Powerof branddelivery

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  • 1. Marketing Practice The Power of Brand DeliveryBuilding the Foundation for a Profitable Emotional Bond with Customers
  • 2. Overview Strong brands create value for shareholders by building emotional bonds with customers. A series of related actions are required for a successful brand strategy and delivery plan: s Marketing executives must articulate a distinctive and relevant brand promise. s Marketers must identify two or three key attributes of the brand promise – the brand triggers – that will be critical to building the foundation for the emotional bonds. s To identify the appropriate brand triggers, marketers must use market research to isolate specific triggers; use quantitative approaches to assess which triggers will have the greatest impact on building the emotional bond and delivering the overall brand positioning; and be certain that there is an easy- to-understand link between the triggers and sales and profits. s Once triggers have been identified, management must mobilize the organization and operations to ensure consistent delivery on the triggers. Success requires incorporating delivery of the triggers into the normal stream of organization activity rather than as “add-ons” driven by the marketing department.McKinsey Marketing Solutions 1
  • 3. Strong brands drive total shareholder returns. Most win- ning brands build their strength by creating an emotional bond with customers. While advertising and marketing communications always play an important role in creating this bond by projecting the brand’s warmth and personality, winning brands match this personality with distinctive delivery at critical brand triggers – the two or three key aspects of the overall brand promise that must be delivered consistently and effectively. Identifying and then ensuring consistent delivery on a few key brand triggers is the foundation for the creation of brand equity. No brand can achieve distinctiveness without strong delivery, and there are several brands (e.g., MBNA in financial services, Whole Foods in grocery retailing) that have achieved strong equity primarily through distinctive delivery. Although it may be a complex undertaking, it is certainly possible to effectively mobilize the organization to deliver on these critical brand triggers. Importantly, our experience shows that this delivery foundation can quickly pay for itself, making senior executives more comfortable with a business strategy built around the brand.McKinsey Marketing Solutions 2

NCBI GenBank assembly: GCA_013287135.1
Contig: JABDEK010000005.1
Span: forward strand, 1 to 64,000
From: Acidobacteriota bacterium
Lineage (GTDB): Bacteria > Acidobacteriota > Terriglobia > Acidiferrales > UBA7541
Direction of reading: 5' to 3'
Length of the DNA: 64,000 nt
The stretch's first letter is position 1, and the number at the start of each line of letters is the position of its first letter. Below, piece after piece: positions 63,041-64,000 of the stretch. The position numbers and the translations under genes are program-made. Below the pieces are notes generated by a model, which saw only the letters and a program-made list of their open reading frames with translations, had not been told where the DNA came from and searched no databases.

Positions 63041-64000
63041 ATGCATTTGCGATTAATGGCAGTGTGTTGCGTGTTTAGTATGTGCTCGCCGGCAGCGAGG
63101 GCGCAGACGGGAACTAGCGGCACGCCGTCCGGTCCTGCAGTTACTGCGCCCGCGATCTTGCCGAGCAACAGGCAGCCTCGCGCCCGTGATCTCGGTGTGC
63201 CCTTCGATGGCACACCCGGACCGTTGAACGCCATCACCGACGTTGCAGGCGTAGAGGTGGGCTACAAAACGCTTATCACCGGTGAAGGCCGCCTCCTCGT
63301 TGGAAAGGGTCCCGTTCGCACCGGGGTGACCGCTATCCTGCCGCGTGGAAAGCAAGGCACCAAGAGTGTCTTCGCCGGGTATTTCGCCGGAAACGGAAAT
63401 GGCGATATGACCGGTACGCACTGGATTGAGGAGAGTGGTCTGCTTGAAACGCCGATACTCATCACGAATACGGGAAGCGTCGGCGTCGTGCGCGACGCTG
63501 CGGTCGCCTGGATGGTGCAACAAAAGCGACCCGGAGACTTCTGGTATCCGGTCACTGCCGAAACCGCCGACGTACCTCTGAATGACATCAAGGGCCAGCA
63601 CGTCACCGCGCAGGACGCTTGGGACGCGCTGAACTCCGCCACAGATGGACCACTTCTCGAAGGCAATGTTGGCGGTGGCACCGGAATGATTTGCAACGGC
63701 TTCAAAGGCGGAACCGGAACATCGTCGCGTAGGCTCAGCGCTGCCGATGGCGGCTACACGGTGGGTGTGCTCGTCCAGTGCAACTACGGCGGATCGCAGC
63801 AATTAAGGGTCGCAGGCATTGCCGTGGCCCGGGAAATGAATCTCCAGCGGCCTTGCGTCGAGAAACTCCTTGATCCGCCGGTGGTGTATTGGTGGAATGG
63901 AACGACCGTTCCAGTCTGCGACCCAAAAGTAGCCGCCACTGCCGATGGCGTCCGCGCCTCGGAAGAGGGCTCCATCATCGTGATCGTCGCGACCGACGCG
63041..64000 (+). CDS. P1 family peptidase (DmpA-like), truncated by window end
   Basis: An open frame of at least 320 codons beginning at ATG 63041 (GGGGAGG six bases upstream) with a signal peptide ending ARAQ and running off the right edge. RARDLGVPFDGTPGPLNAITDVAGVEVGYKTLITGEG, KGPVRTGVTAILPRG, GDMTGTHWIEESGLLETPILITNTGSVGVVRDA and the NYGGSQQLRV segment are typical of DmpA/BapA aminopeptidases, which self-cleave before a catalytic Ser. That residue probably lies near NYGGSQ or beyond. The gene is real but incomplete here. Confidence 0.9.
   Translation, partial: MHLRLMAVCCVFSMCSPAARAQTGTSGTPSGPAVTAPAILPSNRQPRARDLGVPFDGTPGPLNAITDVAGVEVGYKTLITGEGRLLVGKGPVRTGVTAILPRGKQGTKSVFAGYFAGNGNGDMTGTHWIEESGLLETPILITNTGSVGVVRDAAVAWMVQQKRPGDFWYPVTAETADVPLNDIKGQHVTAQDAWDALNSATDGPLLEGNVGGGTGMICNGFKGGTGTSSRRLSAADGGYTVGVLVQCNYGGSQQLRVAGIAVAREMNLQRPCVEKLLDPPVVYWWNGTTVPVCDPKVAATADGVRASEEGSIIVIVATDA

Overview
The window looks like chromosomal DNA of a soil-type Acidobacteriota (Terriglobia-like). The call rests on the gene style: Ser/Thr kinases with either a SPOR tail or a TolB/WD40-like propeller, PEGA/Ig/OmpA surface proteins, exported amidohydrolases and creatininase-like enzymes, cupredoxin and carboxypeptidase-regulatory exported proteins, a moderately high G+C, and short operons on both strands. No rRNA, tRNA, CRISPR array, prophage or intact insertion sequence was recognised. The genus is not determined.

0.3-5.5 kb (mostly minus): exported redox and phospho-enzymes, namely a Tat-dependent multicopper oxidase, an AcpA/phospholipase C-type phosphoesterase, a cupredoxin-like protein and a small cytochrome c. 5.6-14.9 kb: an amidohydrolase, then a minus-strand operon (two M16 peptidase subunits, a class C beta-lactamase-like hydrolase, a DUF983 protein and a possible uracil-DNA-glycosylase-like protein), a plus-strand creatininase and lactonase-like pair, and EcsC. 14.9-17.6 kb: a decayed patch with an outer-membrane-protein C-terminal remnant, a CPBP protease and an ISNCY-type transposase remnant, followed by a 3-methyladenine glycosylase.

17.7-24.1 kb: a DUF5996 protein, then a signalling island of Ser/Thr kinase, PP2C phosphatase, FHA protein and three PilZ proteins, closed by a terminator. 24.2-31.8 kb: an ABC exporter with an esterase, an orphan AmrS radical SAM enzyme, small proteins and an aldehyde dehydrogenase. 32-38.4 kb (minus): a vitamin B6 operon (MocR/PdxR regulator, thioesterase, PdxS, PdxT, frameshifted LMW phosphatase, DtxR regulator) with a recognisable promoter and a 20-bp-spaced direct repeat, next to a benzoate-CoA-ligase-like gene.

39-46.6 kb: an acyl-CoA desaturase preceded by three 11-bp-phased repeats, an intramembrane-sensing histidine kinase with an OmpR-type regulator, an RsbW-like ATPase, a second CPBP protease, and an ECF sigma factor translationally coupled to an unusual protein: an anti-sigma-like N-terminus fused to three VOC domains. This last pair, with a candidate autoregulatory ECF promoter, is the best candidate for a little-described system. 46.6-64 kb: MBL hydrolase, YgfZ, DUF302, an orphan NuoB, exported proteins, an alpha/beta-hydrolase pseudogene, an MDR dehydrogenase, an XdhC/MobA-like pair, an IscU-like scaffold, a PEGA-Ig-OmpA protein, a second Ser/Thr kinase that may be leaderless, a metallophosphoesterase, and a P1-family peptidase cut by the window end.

• 4. McKinsey’s recent brand research demonstrates the importance of brand delivery. In order to more accurately measure total returns to shareholders (TRS), we isolated 51 primarily corporate brands. We identified 85 brand attributes and classified them into those that are more associated with physical or tangible brand characteristics and those that are more associated with intangible brand characteristics (e.g., emotional benefits like “make me feel proud”). We then conducted broad market research to profile consumer responses to these brands. Two results stood out (see Exhibit 1): s Companies with brands that delivered both distinctive tangible and intangible benefits generated TRS relative to their indus- tries that were 9.5 points higher than the TRS of brands that were weak on both benefits. This differential was significantly stronger than that achieved by brands that were distinctive in only one area. s Brands with differentiated shareholder value had always built strong synergy between their tangible and intangible performance, while weak financial performers had not focused on creating such synergy. This finding is based on the fact that brands with stronger correlation between their tangible and intangible brand Exhibit 1 Strong Brand Delivery Leads to Superior Financial Returns Difference between brand and industry TRS points, 2000-2001 Strong tangible and intangible performance ...particularly if tangible and intangible drives shareholder returns... benefits are linked strongly 2.6 1.0 5 point 9.5 point difference difference -4.0 -6.9 Stronger tangible Weaker tangible Stronger correlation Weaker correlation and intangible and intangible between tangible between tangible delivery delivery and intangible and intangible performance performance Source: McKinsey Brand Research, CompustatMcKinsey Marketing Solutions 3